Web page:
Survey: 71% of Germans fear far-right attacks, 60% fear Daesh

Published 06.07.2019 00:23
Updated 06.07.2019 10:11

Germans fear violence from far-right terrorism more than possible Daesh attacks, a survey has found, revealing the extent of growing far-right violence in the country. A poll by DeutschlandTrend for the ARD public broadcaster showed 71% of Germans believed there is a significant danger of far-right attacks while, in comparison, only 60% believed there is a serious danger of possible Daesh attacks.

The latest assassination-style murder of a pro-migrant Christian Democrat politician, Walter Luebcke, by a far-right extremist has raised fears of growing neo-Nazi terrorism in the country. Luebcke's murder has revived a debate about whether Germany is doing enough to combat far-right groups, after the chance discovery in 2011 of a neo-Nazi cell, the National Socialist Underground (NSU), whose members murdered eight Turks, a Greek man and a German policewoman between 2000 and 2007. The survey also found that some 66 percent any believe the state is too lenient when it comes to dealing with Nazis and far-right extremists.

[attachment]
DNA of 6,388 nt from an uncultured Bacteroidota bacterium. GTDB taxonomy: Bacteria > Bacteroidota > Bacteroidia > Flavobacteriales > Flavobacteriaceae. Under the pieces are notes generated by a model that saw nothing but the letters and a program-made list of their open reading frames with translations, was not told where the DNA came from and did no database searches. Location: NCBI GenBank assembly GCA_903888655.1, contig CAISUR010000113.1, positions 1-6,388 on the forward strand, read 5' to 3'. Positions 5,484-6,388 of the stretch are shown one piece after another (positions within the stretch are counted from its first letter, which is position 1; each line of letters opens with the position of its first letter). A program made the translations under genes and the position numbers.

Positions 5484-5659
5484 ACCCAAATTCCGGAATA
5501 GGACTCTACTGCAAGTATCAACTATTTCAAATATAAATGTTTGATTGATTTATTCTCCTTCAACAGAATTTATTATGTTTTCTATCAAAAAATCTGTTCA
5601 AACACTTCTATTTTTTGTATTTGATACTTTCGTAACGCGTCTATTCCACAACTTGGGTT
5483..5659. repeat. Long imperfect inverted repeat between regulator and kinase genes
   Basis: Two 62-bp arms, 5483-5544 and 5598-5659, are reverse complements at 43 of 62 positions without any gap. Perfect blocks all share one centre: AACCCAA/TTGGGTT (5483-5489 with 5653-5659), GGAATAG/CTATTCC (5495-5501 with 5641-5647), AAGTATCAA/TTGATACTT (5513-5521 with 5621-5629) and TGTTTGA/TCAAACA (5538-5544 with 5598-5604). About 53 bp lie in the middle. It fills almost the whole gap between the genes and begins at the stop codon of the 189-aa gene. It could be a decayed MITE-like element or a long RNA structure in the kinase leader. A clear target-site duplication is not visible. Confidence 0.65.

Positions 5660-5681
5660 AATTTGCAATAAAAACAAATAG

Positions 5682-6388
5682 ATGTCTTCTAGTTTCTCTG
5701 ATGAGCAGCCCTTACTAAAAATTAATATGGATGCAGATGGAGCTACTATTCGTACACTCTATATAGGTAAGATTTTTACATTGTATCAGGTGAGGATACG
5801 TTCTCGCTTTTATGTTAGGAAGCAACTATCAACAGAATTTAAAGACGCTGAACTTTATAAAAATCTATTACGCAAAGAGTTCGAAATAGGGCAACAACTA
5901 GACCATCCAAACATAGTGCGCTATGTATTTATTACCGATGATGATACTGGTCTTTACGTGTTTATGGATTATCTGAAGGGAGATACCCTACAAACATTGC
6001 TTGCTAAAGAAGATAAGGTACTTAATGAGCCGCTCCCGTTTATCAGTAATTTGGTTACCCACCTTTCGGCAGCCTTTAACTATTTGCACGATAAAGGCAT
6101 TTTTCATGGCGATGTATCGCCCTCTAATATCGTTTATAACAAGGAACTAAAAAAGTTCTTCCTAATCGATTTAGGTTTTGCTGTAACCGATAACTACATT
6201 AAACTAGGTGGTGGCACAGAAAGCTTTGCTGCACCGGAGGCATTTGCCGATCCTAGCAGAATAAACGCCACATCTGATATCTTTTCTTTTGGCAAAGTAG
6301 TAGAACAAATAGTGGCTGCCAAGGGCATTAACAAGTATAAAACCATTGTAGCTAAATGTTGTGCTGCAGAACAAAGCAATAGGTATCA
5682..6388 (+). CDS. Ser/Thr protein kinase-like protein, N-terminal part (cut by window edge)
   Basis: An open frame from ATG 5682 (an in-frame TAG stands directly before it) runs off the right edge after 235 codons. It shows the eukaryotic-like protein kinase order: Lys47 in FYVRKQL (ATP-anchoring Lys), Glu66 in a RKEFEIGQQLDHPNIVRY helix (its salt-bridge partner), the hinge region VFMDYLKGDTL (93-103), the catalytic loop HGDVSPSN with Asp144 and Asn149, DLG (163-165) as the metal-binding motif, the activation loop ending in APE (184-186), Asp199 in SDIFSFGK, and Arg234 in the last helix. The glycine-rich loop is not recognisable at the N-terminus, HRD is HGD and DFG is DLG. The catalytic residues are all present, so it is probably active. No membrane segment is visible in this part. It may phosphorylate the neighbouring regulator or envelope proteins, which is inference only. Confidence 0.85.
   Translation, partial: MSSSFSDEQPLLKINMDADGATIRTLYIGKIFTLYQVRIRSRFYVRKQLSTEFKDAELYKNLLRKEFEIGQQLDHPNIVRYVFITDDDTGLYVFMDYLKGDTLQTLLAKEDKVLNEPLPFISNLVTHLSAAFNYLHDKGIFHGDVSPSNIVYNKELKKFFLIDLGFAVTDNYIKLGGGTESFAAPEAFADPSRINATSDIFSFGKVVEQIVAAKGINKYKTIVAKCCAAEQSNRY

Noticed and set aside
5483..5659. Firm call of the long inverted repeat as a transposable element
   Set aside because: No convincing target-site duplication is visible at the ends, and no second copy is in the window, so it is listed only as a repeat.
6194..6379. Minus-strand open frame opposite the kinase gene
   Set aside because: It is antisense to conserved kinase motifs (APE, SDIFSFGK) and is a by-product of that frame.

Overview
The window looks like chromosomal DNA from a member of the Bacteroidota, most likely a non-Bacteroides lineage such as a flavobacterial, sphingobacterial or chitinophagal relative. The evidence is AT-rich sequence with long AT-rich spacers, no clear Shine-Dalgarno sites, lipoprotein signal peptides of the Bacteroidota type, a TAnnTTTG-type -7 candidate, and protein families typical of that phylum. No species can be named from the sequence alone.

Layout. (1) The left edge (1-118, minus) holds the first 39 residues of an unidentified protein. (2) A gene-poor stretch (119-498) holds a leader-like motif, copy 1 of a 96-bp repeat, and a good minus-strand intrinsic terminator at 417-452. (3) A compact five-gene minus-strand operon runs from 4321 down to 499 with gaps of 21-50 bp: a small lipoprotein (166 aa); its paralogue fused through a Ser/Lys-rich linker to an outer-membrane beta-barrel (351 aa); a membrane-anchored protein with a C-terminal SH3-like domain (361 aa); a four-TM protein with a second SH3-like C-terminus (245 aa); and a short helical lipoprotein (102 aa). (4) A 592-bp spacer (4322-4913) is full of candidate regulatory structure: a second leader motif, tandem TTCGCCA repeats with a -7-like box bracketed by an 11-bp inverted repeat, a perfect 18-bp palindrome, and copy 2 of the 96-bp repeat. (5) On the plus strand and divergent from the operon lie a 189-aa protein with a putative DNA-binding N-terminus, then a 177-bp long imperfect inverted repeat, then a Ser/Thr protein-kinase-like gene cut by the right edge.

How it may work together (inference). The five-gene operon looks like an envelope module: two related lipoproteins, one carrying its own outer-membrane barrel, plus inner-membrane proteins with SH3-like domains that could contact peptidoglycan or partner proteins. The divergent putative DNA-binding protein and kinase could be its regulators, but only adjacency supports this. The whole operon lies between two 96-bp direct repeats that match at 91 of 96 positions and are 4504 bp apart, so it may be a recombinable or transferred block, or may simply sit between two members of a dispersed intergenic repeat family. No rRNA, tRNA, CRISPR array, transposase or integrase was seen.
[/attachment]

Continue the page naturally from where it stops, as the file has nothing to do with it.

With Germany facing a growing risk of violence from far-right extremists, a recent secret report has revealed that right-wing extremists are preparing for "a civil war scenario" by training to use firearms and explosives. Those people are collecting firearms and other supplies in preparation for "a civil war" or "a feared collapse of public order" in the country, according to the Federal Office for the Protection of the Constitution (BfV). The number of right-wing extremists in Germany has reached 24,100, up 100 from last year, and the highest number in recent history, according to figures released by German Interior Minister Horst Seehofer in Berlin last week. The BfV, Germany's domestic intelligence agency, said in its annual report that the number of "violence-orientated right-wing extremists" had risen to a record 12,700. "Given the high affinity for carrying weapons in the far-right extremist spectrum, those numbers are extremely worrying," Seehofer said, presenting the report. "The risk of an attack is high."

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